The influence of investors’ opinions of human capital and multitasking on firm performance: a knowledge management perspective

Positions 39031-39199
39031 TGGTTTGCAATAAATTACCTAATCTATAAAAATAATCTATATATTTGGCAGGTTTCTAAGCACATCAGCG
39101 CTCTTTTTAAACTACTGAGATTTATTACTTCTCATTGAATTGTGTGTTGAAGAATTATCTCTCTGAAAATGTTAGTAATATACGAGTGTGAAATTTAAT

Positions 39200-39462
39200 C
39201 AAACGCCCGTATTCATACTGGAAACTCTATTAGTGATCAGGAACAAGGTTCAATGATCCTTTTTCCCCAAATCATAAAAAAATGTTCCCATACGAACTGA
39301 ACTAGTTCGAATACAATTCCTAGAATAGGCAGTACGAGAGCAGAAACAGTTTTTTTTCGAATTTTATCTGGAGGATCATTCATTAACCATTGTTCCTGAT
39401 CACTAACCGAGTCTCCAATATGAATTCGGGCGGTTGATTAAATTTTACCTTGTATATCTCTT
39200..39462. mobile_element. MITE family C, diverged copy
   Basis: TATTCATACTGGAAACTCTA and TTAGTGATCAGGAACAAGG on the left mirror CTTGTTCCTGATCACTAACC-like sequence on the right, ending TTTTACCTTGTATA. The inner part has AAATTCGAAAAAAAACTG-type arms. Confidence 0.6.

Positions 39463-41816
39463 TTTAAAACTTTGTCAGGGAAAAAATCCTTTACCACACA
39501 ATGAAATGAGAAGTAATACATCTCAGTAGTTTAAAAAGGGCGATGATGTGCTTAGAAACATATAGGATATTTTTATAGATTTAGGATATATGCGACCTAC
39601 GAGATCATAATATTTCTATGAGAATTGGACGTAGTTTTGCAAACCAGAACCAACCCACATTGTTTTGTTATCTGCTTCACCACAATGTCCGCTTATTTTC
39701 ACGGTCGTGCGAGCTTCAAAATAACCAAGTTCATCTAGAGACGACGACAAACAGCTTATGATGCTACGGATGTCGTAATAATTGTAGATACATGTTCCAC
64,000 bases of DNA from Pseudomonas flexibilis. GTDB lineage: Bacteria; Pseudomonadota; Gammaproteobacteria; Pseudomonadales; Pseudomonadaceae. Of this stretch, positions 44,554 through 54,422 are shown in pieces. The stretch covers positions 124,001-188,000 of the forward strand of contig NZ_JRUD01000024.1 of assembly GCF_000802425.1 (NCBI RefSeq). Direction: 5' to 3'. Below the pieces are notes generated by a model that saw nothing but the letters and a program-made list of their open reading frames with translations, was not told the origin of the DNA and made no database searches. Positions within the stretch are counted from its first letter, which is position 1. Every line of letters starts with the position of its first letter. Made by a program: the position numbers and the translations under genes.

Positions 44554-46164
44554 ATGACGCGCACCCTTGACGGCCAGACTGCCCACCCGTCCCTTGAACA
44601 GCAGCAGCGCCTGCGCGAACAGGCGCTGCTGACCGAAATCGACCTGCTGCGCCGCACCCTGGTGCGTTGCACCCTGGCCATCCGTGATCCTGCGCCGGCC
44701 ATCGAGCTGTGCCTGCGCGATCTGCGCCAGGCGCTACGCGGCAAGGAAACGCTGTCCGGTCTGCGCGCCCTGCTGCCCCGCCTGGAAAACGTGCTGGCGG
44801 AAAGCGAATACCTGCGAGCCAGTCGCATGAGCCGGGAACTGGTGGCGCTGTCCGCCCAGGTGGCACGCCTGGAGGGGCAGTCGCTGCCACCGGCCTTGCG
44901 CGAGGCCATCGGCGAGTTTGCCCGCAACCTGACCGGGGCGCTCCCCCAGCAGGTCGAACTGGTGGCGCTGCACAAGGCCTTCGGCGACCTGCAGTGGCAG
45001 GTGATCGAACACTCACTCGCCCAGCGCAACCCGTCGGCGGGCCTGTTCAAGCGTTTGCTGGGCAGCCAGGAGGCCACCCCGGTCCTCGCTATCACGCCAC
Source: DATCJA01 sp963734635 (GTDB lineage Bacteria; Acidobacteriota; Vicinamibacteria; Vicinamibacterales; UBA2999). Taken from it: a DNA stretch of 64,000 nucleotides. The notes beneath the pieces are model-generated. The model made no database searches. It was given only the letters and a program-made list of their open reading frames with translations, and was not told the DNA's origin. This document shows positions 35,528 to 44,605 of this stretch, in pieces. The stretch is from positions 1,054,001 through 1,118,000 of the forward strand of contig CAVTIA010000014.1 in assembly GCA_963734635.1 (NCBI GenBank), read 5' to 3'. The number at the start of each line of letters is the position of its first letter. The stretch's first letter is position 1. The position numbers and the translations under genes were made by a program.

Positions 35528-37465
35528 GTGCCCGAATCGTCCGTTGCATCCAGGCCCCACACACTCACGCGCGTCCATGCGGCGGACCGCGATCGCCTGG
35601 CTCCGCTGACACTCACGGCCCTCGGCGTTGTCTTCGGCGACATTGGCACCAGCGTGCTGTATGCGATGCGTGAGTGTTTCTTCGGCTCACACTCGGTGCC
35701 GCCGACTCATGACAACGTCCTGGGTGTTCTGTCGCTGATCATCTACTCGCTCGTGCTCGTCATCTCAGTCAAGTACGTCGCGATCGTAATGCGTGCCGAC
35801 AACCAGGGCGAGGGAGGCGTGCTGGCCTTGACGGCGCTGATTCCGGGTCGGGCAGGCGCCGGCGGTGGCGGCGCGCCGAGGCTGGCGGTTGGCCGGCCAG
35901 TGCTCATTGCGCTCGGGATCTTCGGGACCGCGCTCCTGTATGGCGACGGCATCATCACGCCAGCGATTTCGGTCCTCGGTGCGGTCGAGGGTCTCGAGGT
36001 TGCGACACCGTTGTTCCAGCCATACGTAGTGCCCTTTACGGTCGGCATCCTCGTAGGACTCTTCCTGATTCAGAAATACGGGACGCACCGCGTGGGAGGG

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The purpose of this study is to examine the disruption-adaptation associated with knowledge management (KM) of entrepreneurial multitasking of top strategy and tactics executive (TSTE) succession in positions responsible for both S and T. This provides insight into KM and firm performance during turbulent periods.The study examines investor’s opinions of human capital in the context of managerial succession. The data was based on 900 publicly available appointment announcements between 2006–2014, allowing for the examination of 459 observations of succession in 51 industries.The findings indicate that the relationship between KM of entrepreneurial multitasking and firm performance was more positive for high innovation firms than for low innovation firms. As well, the relationship between investors’ opinions of a top executive manager’s human capital and firm performance is more positive for small firms than for large firms and more positive for high innovation firms than for low innovation firms.The study contributes to the literature by systematically examining the announced appointment of executives in one context where KM of entrepreneurial multitasking is prevalent – across marketing strategy and sales tactics (hereafter, S and T) responsibilities – for multiple firms listed at major US stock exchanges across a wide range of industries, using lagged performance data to discern performance outcomes. It highlights important issues related to organizational structure and human capital for firm performance and KM in dynamic environments. Further research could examine the impact on firm performance of a change in structure – from a joint sales and tactics position to a sales or tactics position and vice versa. By studying the impact of change to and from an intertwined position, future scholars can determine the level of risk stemming from coordination uncertainty changes with time.Of practical relevance, the study shows that vesting dual responsibility for S and T in one executive during managerial succession may not be as universally valuable or adaptive as previously thought. One practical extension of this research may also be that larger firms that are more likely to have clearly defined silos may find that such vesting of multitasking responsibility not as valuable. High innovation and small firms may gain from new executives’ multitasking responsibility for S and T. Thus, firms should think twice before vesting S and T responsibilities with one incoming executive during the leadership change.Responsibility for both S and T compounds ambiguous accountability, frequently leaving the locus of customer-related problems unclear, and therefore unsolved.Extant research has overlooked the relationship between the top management team’s (TMT) abilities to multitask firm performance over time across contexts of external and internal change, operationalized as firm innovation and firm size. Nor have studies explored the firm performance implications of external stakeholders’ opinions of such human capital across these contexts. A novel measure of executive-specific human capital – abnormal returns generated the appointment announcement, is introduced. Understanding the capability of a top executive to simultaneously multitask both S and T responsibilities is a critical component of KM; also relevant are investors’ opinions of their human capital, a particular oversight given the challenge of the “great transformational leader” with servant leadership theory (Carayannis et al., 2017; Gregory Stone et al., 2004).
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